12 Most Common Types of Adjectives

Have you ever thought about where we’d be without adjectives? 

Well, for one, we’d be left wondering how everyone is doing today. We wouldn’t be able to answer, “I’m fine.” We wouldn’t be able to specify, “I’d like the chocolate ice cream.” (That’s a seriously scary thought.) And we wouldn’t be able to clarify, “That’s my book!” (Get your paws off of it!)

What is an adjective?

Adjectives are the all-important words that describe nouns or pronouns. They answer questions like what kind, how many, and which one? Just like there are countless adjectives, there are many ways to describe adjectives themselves. There are at least 12—yes, 12!—types of adjectives.

Common types of adjectives

Possessive adjectives

Possessive adjectives are a type of pronoun used before nouns. They explain ownership. Possessive adjectives include his, her, our, and my. There is a corresponding possessive adjective for each of the personal pronouns.

For example: “I lost my book.” In this sentence, my is a possessive adjective that explains whose book was lost.

Demonstrative adjectives

Demonstrative adjectives answer the question which one? They point out particular nouns. Some demonstrative adjectives are this, that, these, and those.

For example: “He bought that sweater.” Here, that is a demonstrative adjective that describes which sweater we’re referring to.

Descriptive adjectives

Descriptive adjectives describe the characteristics of a noun. They can tell you about a noun’s size, color, shape, taste, and more. Some examples are small, red, round, friendly, and salty.

For example: “The large, yellow house is on the corner.” Here, large and yellow are descriptive adjectives that describe the house.

Proper adjectives

Proper adjectives refer to the proper names of people, places, and things. Some examples are Buddhist, South American, and Alaskan.

For example: “That coat will not keep you warm in the Antarctic cold.” Antarctic is a proper adjective that refers to the country Antarctica.

Interrogative adjectives

Interrogative adjectives appear in interrogative sentences. English has three interrogative adjectives: whatwhich, and whose. In direct questions, the adjective will appear at the beginning of the sentence next to the noun it modifies.

For example: “Which cookie do you want?” In this case, which is an interrogative adjective that modifies the noun cookie.

Predicate adjectives

Predicate adjectives appear after the noun or pronoun they describe. If you see a linking verb followed by an adjective, you have a predicate adjective. These adjectives are basically identified by their function in a sentence.

For example: “The baby is tired.” Tired is connected to baby with a linking verb (is), so it’s a predicate adjective.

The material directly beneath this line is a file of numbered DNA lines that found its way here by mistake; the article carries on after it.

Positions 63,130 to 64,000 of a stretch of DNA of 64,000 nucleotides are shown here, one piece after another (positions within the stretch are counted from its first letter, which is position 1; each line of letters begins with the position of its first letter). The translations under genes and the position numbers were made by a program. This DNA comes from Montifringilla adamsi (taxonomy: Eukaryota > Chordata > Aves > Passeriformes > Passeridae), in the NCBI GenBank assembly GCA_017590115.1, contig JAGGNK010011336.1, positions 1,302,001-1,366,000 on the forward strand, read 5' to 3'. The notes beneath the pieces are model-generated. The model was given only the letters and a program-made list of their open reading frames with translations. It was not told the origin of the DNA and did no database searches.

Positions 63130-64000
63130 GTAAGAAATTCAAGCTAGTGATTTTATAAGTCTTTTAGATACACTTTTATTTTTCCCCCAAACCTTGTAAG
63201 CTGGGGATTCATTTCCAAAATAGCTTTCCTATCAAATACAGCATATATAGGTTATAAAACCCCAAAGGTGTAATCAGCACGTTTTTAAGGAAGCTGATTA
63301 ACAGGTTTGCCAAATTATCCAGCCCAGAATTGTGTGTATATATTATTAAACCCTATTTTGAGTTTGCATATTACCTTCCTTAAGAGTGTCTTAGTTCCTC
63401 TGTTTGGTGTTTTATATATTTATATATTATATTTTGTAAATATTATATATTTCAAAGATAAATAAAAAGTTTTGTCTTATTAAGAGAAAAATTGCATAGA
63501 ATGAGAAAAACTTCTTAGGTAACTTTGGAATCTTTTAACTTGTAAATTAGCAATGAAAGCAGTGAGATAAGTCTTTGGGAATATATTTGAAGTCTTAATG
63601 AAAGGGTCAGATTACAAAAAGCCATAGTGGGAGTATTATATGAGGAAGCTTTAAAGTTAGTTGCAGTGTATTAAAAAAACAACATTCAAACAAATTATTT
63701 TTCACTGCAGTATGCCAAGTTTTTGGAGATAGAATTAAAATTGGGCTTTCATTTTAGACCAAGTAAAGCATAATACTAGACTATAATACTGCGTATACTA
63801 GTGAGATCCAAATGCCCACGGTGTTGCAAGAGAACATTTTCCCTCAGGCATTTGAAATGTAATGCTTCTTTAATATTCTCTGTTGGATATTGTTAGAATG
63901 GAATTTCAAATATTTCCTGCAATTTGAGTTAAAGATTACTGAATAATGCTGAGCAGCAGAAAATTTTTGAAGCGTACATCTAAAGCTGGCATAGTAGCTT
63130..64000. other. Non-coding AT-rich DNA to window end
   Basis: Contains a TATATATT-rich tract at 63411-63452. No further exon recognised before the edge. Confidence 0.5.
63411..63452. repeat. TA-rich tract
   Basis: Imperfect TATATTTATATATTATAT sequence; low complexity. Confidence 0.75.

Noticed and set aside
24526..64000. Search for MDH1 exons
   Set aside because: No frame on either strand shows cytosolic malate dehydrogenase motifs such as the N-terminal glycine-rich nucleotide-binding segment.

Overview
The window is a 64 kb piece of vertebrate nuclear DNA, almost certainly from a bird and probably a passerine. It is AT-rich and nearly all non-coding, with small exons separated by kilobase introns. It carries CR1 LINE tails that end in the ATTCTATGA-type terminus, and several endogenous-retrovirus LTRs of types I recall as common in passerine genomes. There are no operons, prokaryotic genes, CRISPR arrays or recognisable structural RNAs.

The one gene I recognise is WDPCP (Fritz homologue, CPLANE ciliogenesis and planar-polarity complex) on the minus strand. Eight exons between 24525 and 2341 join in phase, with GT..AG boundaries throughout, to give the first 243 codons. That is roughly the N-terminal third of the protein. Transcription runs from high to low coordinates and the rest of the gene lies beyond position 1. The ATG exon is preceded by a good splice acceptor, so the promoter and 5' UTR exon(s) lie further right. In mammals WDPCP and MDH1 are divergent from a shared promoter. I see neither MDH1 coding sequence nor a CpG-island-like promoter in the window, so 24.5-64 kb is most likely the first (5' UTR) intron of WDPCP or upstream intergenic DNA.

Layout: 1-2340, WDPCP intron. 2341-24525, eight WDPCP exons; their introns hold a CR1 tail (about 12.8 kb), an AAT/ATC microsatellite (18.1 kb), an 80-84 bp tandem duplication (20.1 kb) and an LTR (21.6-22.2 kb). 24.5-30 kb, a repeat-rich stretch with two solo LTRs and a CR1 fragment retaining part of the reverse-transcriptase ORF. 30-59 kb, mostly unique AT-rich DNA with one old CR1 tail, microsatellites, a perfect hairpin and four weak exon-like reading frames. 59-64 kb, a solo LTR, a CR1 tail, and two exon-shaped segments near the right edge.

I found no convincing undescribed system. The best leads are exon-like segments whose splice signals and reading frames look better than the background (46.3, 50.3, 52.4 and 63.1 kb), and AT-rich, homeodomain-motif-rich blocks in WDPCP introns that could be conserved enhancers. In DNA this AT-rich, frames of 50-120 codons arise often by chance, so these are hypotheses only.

Indefinite adjectives

Indefinite adjectives describe a noun in a non-specific way. What does this mean? They give you some information but not all. Some examples are much, most, several, and some (just like in the previous sentence).

For example: “Most students brought their own notebooks and pencils.” Most is the indefinite adjective describing students. It’s non-specific because it does not denote how many students brought their materials.

Quantitative adjectives

Quantitative adjectives describe the exact or approximate amount of a noun. Some examples include all, no, few, many, and littleNumeral adjectives are quantitative adjectives that give exact number amounts (e.g. two, seven, thirty, first, and ninth).

For example: “There are five boys in her class.” In this case, five is a numeral adjective that describes the number of boys.

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Coordinative adjectives

Adjectives can fall into more than one group. For example, coordinative adjectives are two or more adjectives (they might be descriptive adjectives, for example) connected by a conjunction.

For example: “Lively and quick, the dog charmed everyone at the show.” Lively and quick both refer to the same noun: dog.

Compound adjectives 

A compound adjective is one that is composed of multiple words. These include adjectives like three-hour, two-foot, 200-word, fat-free, and part-time. They are usually joined by hyphens, but not always.

For example: “A middle-aged man began to complain loudly as he waited in the line.” Middle-aged man is a compound adjective joined by a comma and describes man.

Article adjectives

This type of adjective may surprise you. Articles can function as article adjectives, and as you may know, there are only three articles in the English language: thea, and an.

For example: “The cat is outside.” The is an article adjective that answers which cat? The cat is outside.


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